Since 1945, British servicemen and women have been engaged in 80 odd mini-wars, but sadly war and conflict is not confined to the history books.

Yes, violence is not only on the fields of war; it’s everywhere. In a house not too far away there is an abused child; further down the street a battered woman; round the corner a mugger waiting to pounce on the old man shuffling home. In a place not too far away, in these days of instant news, there’s  a persecuted minority; in this place its women; in that place it’s Jews or Muslims, somewhere else it’s Christians; and elsewhere again it’s gay people.

The author writes, “Adulterers! Do you not know that friendship with the world is enmity with God?” and by inference that this is at the heart of war.  Then, as now, society may appear open and generous, provided that cherished assumptions are not challenged. The letter appeals to the inner human spirit to tame the impulses that lead to pride, selfish arrogant gain and violence and to replace them instead with humility and a relationship with God who longs only for reconciliation with those who are made in his image. 

Prayer
Lord Jesus Christ, thank you that you understand the challenges of life. 
Help us to stand strongly for you, however great the temptations. 
Amen.

URC Daily Devotion 23rd November 2021

Tuesday 23rd November 2021
 

James 3: 13 – 18
Who is wise and understanding among you? Show by your good life that your works are done with gentleness born of wisdom.  But if you have bitter envy and selfish ambition in your hearts, do not be boastful and false to the truth. Such wisdom does not come down from above, but is earthly, unspiritual, devilish.  For where there is envy and selfish ambition, there will also be disorder and wickedness of every kind.  But the wisdom from above is first pure, then peaceable, gentle, willing to yield, full of mercy and good fruits, without a trace of partiality or hypocrisy.   And a harvest of righteousness is sown in peace for those who make peace.

Reflection
There is a running joke in my family that I have more letters after my name than I have in it as I have been fortunate enough to go to 4 different universities to study.  Does that make me wise?  No.

They say that wisdom comes with age – as the URC approaches a milestone birthday next year and can look back on half a century – does that make us wise?  No.

Wisdom does not come from intelligence or necessarily age.  Wisdom comes from experience and empathy and listening.  We are wise when we allow ourselves to experience life and learn from our mistakes.  We are wise when we listen to people who know more than we do and take on board their advice.  We are wise when we do not brag about our achievements but use them to serve others and to challenge the world.  James talks about a wisdom that is pure and gentle, willing to yield and not selfish or boastful or envious.  A wisdom that comes from love, not ego, a wisdom of listening to others and valuing their story.  A wisdom of sharing, caring, and acting for the benefit of all, not just ourselves.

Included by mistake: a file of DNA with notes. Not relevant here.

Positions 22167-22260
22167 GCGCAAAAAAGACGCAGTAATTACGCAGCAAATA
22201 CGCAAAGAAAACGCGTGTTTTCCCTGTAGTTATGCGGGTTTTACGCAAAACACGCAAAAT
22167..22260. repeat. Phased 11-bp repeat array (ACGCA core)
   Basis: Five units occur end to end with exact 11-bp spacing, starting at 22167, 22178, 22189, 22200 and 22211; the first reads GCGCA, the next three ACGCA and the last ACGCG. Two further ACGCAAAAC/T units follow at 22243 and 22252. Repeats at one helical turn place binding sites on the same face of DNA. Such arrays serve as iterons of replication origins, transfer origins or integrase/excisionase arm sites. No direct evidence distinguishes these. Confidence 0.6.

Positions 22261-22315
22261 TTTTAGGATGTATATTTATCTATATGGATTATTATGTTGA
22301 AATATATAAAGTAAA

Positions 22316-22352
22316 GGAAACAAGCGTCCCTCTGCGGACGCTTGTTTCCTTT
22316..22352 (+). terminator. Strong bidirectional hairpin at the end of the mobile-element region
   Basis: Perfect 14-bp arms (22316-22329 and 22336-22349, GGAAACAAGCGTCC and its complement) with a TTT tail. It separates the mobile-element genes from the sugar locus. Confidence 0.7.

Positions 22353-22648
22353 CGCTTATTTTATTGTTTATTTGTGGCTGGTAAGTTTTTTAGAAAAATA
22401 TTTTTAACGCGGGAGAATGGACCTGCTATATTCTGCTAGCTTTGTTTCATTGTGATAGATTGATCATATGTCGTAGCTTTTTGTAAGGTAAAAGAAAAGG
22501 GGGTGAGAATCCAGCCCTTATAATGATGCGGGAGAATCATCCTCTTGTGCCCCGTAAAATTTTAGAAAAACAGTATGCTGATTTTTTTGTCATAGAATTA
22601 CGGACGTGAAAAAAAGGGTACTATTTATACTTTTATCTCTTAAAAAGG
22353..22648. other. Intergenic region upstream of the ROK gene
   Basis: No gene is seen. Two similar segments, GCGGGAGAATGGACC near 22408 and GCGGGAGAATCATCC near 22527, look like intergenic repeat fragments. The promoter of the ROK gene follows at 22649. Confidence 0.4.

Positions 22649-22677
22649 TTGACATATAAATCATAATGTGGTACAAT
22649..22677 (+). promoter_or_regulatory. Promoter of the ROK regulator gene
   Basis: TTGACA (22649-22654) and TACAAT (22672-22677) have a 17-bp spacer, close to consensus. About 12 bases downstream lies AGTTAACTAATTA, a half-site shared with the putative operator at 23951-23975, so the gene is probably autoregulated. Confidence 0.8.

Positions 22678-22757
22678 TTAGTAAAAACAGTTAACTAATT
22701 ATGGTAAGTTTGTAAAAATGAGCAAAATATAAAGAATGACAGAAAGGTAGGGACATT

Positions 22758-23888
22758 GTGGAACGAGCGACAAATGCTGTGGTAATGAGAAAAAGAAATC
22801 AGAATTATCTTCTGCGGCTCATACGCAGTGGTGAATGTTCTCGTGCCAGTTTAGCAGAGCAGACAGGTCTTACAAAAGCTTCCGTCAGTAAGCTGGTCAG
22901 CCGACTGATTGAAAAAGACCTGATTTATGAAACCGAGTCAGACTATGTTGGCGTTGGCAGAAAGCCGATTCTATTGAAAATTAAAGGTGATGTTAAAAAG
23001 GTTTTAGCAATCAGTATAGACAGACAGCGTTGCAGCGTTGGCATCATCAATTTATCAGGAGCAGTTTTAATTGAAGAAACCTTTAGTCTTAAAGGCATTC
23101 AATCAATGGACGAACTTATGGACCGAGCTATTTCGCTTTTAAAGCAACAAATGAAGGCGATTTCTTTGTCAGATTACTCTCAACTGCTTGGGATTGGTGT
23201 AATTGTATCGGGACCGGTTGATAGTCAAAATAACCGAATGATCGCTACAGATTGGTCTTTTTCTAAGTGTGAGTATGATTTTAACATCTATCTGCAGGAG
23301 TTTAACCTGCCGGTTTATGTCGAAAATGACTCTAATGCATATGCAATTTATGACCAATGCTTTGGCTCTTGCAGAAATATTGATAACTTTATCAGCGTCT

Such wisdom does not come from intelligence, nor from age but comes from above, from a God of love who enables us to gain wisdom through prayer, service, and our living of a good life.

Serenity Prayer by Reinhold Niebuhr
God grant me the serenity to accept the things I cannot change, courage to change the things I can, and the wisdom to know the difference, living one day at a time; enjoying one moment at a time; taking this world as it is and not as I would have it; trusting that You will make all things right if I surrender to Your will; so that I may be reasonably happy in this life and supremely happy with You forever in the next.
Amen.

URC Daily Devotion Monday November 22, 2021

James 3: 6 – 12

How great a forest is set ablaze by a small fire!  And the tongue is a fire. The tongue is placed among our members as a world of iniquity; it stains the whole body, sets on fire the cycle of nature, and is itself set on fire by hell.  For every species of beast and bird, of reptile and sea creature, can be tamed and has been tamed by the human species,  but no one can tame the tongue—a restless evil, full of deadly poison.  With it we bless the Lord and Father, and with it we curse those who are made in the likeness of God.  From the same mouth come blessing and cursing. My brothers and sisters, this ought not to be so.  Does a spring pour forth from the same opening both fresh and brackish water?  Can a fig tree, my brothers and sisters,  yield olives, or a grapevine figs? No more can salt water yield fresh.